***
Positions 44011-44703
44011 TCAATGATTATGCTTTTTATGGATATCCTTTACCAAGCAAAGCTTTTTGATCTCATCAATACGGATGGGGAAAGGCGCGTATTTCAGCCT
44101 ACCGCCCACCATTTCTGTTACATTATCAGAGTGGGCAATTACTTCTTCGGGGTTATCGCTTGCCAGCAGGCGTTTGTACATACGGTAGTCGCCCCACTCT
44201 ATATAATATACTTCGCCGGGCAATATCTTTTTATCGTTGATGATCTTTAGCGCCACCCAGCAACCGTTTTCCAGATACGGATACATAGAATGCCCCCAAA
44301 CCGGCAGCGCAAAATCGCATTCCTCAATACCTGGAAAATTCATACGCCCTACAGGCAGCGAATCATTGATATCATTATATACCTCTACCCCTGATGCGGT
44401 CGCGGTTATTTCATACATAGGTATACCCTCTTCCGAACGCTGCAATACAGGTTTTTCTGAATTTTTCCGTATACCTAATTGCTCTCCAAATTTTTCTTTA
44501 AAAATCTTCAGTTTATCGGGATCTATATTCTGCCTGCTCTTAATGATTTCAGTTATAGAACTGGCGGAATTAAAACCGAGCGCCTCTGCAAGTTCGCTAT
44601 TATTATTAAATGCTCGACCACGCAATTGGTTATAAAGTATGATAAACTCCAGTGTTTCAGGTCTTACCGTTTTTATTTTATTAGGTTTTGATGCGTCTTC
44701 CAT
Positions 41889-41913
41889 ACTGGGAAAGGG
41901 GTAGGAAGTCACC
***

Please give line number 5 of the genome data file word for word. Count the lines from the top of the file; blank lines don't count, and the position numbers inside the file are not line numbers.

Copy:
44301 CCGGCAGCGCAAAATCGCATTCCTCAATACCTGGAAAATTCATACGCCCTACAGGCAGCGAATCATTGATATCATTATATACCTCTACCCCTGATGCGGT